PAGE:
Bees, like ants, are a specialized form of wasp. The ancestors of bees were wasps in the family Crabronidae, and therefore predators of other insects. The switch from insect prey to pollen may have resulted from the consumption of prey insects that were flower visitors and were partially covered with pollen when they were fed to the wasp larvae. This same evolutionary scenario has also occurred within the vespoid wasps, where the group known as "pollen wasps" also evolved from predatory ancestors. Up until recently the oldest non-compression bee fossil had been Cretotrigona prisca in New Jersey amber and of Cretaceous age, a meliponine. A recently reported bee fossil, of the genus Melittosphex, is considered "an extinct lineage of pollen-collecting Apoidea sister to the modern bees", and dates from the early

Eusocial and semisocial bees
Bees may be solitary or may live in various types of communities. The most advanced of these are eusocial colonies found among the honey bees, bumblebees, and stingless bees. Sociality, of several different types, is believed to have evolved separately many times within the bees. In some species, groups of cohabiting females may be sisters, and if there is a division of labor within the group, then they are considered semisocial.

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Bee
There are many more species of primitively eusocial bees than highly eusocial bees, but they have rarely been studied. The biology of most such species is almost completely unknown. The vast majority are in the family Halictidae, or "sweat bees". Colonies are typically small, with a dozen or fewer workers, on average. The only physical difference between queens and workers is average size, if they differ at all. Most species have a single season colony cycle, even in the tropics, and only mated females (future queens, or "gynes") hibernate (called diapause). A few species have long active seasons and attain colony sizes in the hundreds. The orchid bees include a number of primitively eusocial species with similar biology. Certain species of allodapine bees (relatives of carpenter bees) also have primitively eusocial colonies, with unusual levels of interaction between the adult bees and the developing brood. This is "progressive provisioning"; a larva’s food is supplied gradually as it develops. This system is also seen in honey bees and some bumblebees. Highly eusocial bees live in colonies. Each colony has a single queen, many workers and, at certain stages in the colony cycle, drones. When humans provide the nest, it is called a hive. A honey bee hive can contain up to 40,000 bees at their annual peak, which occurs in the spring, but usually have fewer.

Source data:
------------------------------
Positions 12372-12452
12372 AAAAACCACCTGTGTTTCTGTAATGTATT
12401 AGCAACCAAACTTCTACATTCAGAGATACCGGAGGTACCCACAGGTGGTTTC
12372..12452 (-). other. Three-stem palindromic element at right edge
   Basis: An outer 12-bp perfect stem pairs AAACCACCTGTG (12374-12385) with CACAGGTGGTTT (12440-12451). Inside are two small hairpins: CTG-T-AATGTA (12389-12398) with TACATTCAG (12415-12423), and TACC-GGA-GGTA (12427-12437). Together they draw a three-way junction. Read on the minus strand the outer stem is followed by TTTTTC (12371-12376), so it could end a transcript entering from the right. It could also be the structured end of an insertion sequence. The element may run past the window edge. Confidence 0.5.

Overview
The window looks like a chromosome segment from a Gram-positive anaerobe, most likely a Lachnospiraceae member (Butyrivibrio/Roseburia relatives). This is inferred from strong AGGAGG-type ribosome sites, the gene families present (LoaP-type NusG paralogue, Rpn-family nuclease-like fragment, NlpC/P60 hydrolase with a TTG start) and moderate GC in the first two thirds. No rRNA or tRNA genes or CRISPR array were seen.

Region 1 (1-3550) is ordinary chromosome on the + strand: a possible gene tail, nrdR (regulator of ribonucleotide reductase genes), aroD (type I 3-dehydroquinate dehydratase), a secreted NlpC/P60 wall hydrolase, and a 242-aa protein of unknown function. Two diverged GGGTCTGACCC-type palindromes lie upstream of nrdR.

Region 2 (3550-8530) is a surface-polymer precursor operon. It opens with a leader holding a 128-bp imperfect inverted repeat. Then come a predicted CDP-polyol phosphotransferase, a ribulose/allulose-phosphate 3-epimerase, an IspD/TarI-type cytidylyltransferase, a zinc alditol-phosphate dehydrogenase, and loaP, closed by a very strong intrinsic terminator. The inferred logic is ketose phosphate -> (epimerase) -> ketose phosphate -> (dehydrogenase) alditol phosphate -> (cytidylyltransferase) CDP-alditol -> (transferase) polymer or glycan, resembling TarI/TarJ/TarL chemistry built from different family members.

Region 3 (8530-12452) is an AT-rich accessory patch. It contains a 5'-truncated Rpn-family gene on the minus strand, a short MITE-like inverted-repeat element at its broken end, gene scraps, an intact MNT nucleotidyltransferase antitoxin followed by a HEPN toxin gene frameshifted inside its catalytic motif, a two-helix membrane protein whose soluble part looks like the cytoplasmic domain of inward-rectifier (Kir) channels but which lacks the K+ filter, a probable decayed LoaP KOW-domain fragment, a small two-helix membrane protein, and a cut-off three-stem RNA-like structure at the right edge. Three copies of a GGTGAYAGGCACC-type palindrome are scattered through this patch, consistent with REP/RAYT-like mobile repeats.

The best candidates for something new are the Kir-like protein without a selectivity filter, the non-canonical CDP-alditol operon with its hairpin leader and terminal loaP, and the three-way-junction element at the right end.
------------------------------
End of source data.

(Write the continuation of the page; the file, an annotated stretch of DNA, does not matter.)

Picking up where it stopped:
A honey bee swarm

A European honey bee extracts nectar from an Aster flower If, in addition to a division of labor, the group consists of a mother and her daughters, then the group is called eusocial. The mother is considered the "queen" and the daughters are "workers". These castes may be purely behavioral alternatives, in which case the system is considered "primitively eusocial" (similar to many paper wasps), and if the castes are morphologically discrete, then the system is "highly eusocial".

Bumblebee

Bumblebees
Bumblebees (Bombus terrestris, B. pratorum, et al.) are eusocial in a manner quite similar to the eusocial Vespidae such as hornets. The queen initiates a nest on her own

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(unlike queens of honey bees and stingless bees which start nests via swarms in the company of a large worker force). Bumblebee colonies typically have from 50 to 200 bees at peak population, which occurs in mid to late summer. Nest architecture is simple, limited by the size of the nest cavity (pre-existing), and colonies are rarely perennial. Bumblebee queens sometimes seek winter safety in honey bee hives, where they are sometimes found dead in the spring by beekeepers, presumably stung to death by the honey bees. It is unknown whether any survive winter in such an environment. Bumblebees are one of the more important wild pollinators, but have declined significantly in recent decades. In the UK, 2 species have become nationally extinct during the last 75 years while others have been placed on the UK Biodiversity Action Plan as priority species in recognition of the need for conservation action. In 2006 a new charity, the Bumblebee Conservation Trust, was established in order to coordinate efforts to conserve remaining populations through conservation and education.